English notes that his organization is working actively to build the next generation of stamp enthusiasts through programs that include the Young Philatelic Leadership Fellowship for collectors ages 16 to 24, the Young Stamp Collectors of America for ages 6 to 17 and the Stamps Teach endeavor which encourages K through 12 educators to use philatelic items in their classroom lessons on American history.
“There are still young people involved in stamp collecting, but fewer than there used to be,” says Jay Bigalke, editor-in-chief of Linn’s Stamp News, who notes that his weekly publication and daily news site are still “holding strong” among devoted hobbyists. “There is a dedicated core audience that always sticks with you, although there is always room for growth.”
And there is no evidence that nations are cutting back on their stamp issuances.
“There are 10,000 to 12,000 stamps issued every year,” observes Mike Frechette, president of the New Haven Philatelic Society. “Since 1940, there have been over one million stamps issued by countries around the world.”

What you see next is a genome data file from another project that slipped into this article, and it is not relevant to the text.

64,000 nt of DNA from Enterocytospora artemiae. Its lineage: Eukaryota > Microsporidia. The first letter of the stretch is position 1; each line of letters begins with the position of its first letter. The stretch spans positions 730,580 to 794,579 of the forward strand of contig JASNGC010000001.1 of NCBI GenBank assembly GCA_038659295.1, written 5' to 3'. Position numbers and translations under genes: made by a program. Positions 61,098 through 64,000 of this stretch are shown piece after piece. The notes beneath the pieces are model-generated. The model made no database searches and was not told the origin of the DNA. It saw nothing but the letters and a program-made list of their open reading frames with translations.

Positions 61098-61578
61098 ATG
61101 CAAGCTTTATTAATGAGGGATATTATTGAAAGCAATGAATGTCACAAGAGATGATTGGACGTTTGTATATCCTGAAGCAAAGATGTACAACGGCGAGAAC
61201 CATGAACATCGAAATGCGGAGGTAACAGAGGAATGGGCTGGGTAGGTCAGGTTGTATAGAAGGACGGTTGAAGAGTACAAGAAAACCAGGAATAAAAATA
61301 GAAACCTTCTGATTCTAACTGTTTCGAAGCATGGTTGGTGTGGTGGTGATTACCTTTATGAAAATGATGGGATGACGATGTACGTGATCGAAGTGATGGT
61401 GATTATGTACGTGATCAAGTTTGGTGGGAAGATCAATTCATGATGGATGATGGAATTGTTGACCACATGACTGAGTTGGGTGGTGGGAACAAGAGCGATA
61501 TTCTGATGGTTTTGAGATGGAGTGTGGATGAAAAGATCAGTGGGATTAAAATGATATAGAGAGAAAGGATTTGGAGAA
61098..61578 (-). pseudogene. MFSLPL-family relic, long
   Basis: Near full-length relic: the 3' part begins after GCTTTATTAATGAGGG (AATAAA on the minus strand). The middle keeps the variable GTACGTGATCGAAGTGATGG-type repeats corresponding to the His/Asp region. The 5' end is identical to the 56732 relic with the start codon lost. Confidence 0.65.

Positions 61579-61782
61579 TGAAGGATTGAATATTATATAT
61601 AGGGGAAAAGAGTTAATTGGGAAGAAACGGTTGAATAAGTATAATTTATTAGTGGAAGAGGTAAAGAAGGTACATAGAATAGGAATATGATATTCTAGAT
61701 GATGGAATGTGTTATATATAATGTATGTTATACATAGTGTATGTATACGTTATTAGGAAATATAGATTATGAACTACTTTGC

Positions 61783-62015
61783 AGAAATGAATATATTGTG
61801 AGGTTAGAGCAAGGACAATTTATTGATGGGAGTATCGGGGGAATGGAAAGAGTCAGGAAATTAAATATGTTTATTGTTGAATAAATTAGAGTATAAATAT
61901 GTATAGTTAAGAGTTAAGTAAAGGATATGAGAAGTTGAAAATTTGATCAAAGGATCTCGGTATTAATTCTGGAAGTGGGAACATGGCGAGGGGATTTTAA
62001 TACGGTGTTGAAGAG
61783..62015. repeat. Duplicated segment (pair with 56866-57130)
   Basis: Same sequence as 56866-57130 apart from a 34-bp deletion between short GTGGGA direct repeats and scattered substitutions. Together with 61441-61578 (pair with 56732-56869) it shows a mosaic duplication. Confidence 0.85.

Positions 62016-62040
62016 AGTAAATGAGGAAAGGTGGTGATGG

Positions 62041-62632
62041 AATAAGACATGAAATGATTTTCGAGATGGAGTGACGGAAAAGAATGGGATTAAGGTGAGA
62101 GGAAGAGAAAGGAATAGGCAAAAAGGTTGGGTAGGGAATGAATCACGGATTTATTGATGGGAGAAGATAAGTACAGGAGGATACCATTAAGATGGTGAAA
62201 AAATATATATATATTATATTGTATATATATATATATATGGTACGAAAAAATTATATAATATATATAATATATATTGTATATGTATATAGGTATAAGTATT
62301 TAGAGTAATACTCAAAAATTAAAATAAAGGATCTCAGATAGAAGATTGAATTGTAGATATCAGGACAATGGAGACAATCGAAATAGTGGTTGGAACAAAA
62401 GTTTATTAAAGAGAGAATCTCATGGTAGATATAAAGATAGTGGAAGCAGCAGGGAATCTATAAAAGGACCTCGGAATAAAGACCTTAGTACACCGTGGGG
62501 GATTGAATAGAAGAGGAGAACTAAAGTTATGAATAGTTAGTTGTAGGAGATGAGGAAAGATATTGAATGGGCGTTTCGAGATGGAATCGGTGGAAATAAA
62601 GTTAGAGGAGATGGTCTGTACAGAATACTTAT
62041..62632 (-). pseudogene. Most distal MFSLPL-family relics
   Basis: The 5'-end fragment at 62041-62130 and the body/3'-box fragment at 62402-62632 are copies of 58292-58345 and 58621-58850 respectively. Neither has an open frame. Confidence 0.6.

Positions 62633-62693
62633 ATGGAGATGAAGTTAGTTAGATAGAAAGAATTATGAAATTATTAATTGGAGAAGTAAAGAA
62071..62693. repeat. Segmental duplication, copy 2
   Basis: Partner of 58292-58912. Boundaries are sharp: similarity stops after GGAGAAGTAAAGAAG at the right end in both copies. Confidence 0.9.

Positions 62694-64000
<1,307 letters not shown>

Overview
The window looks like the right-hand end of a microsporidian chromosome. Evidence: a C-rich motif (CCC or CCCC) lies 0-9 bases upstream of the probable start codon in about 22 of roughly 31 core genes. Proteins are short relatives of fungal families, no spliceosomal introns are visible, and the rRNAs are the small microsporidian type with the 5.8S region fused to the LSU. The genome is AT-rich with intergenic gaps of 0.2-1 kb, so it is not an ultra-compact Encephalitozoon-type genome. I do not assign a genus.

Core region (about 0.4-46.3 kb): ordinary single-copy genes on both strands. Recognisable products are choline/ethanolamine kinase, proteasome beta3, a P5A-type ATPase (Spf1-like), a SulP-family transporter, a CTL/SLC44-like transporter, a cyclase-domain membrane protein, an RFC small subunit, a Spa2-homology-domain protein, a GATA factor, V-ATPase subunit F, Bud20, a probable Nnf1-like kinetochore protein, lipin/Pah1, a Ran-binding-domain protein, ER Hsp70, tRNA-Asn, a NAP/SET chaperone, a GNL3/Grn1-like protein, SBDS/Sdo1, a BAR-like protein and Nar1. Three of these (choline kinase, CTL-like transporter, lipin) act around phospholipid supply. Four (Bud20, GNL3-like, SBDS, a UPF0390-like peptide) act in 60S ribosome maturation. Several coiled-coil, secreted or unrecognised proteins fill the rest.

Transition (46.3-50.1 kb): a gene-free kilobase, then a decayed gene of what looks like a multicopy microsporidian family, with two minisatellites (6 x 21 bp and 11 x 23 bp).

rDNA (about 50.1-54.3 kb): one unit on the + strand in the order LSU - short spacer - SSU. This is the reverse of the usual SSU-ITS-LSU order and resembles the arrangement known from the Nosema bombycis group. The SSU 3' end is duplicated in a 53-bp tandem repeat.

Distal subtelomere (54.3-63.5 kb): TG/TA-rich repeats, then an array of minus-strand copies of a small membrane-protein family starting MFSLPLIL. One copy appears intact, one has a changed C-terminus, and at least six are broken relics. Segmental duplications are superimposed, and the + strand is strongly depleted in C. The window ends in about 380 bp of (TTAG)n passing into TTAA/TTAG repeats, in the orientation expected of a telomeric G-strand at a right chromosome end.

Frechette adds that while collectors in previous generations would routinely obtain their stamps through dealers with retail stores and from the mail in the letter box, today’s collectors have to rely on stamp expos or online sites, including eBay, to obtain items. A big problem in building interest, Frechette laments, is not the lack of collectibles but the challenge to keep enthusiasm high.
“Collecting is not for everyone,” he says. “It’s hard to convince people to collect when they’ve said they’ve outgrown it.”
For the U.S. Postal Service, new commemorative issues are fashioned to appeal to a modern audience that would be interested in collecting stamps that are colorful and enchanting.
“Part of our mission is to represent the best of our country,” explains Bill Gicker, the Postal Service manager of stamp development. “We try to stay slightly more contemporary and relevant. We are honoring our past but also including subject matter that is more timely and current without being trivial.”